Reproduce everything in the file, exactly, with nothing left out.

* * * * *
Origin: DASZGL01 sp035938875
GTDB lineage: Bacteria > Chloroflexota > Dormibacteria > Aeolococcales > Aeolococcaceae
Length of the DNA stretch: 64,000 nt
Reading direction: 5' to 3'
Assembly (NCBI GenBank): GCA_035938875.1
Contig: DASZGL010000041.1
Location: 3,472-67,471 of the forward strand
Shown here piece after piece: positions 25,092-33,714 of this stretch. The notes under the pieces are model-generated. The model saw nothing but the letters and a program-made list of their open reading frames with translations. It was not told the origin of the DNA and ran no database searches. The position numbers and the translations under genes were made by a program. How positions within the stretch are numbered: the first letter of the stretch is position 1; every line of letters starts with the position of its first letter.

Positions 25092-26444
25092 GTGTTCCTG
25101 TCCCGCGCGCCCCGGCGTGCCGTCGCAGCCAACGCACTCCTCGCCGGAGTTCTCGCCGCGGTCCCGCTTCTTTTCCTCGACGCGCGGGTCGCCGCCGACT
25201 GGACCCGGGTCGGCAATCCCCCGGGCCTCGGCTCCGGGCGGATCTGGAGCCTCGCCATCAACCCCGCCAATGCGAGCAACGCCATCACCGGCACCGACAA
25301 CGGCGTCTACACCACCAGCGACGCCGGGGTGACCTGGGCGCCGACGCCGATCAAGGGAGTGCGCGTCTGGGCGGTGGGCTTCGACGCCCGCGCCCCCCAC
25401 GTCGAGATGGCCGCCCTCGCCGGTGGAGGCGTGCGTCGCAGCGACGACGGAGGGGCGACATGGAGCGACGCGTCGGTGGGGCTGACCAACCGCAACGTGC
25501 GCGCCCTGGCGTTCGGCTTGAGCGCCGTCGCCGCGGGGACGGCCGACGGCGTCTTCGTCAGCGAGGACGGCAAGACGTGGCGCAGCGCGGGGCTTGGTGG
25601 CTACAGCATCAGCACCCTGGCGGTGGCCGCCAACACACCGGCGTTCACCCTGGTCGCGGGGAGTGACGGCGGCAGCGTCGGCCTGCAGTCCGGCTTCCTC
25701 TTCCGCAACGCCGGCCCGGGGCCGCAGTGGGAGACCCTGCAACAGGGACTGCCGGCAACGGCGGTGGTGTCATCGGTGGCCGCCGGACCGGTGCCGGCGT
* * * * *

Origin: DASZGL01 sp035938875
GTDB lineage: Bacteria > Chloroflexota > Dormibacteria > Aeolococcales > Aeolococcaceae
Length of the DNA stretch: 64,000 nt
Reading direction: 5' to 3'
Assembly (NCBI GenBank): GCA_035938875.1
Contig: DASZGL010000041.1
Location: 3,472-67,471 of the forward strand
Shown here piece after piece: positions 25,092-33,714 of this stretch. The notes under the pieces are model-generated. The model saw nothing but the letters and a program-made list of their open reading frames with translations. It was not told the origin of the DNA and ran no database searches. The position numbers and the translations under genes were made by a program. How positions within the stretch are numbered: the first letter of the stretch is position 1; every line of letters starts with the position of its first letter.

Positions 25092-26444
25092 GTGTTCCTG
25101 TCCCGCGCGCCCCGGCGTGCCGTCGCAGCCAACGCACTCCTCGCCGGAGTTCTCGCCGCGGTCCCGCTTCTTTTCCTCGACGCGCGGGTCGCCGCCGACT
25201 GGACCCGGGTCGGCAATCCCCCGGGCCTCGGCTCCGGGCGGATCTGGAGCCTCGCCATCAACCCCGCCAATGCGAGCAACGCCATCACCGGCACCGACAA
25301 CGGCGTCTACACCACCAGCGACGCCGGGGTGACCTGGGCGCCGACGCCGATCAAGGGAGTGCGCGTCTGGGCGGTGGGCTTCGACGCCCGCGCCCCCCAC
25401 GTCGAGATGGCCGCCCTCGCCGGTGGAGGCGTGCGTCGCAGCGACGACGGAGGGGCGACATGGAGCGACGCGTCGGTGGGGCTGACCAACCGCAACGTGC
25501 GCGCCCTGGCGTTCGGCTTGAGCGCCGTCGCCGCGGGGACGGCCGACGGCGTCTTCGTCAGCGAGGACGGCAAGACGTGGCGCAGCGCGGGGCTTGGTGG
25601 CTACAGCATCAGCACCCTGGCGGTGGCCGCCAACACACCGGCGTTCACCCTGGTCGCGGGGAGTGACGGCGGCAGCGTCGGCCTGCAGTCCGGCTTCCTC
25701 TTCCGCAACGCCGGCCCGGGGCCGCAGTGGGAGACCCTGCAACAGGGACTGCCGGCAACGGCGGTGGTGTCATCGGTGGCCGCCGGACCGGTGCCGGCGT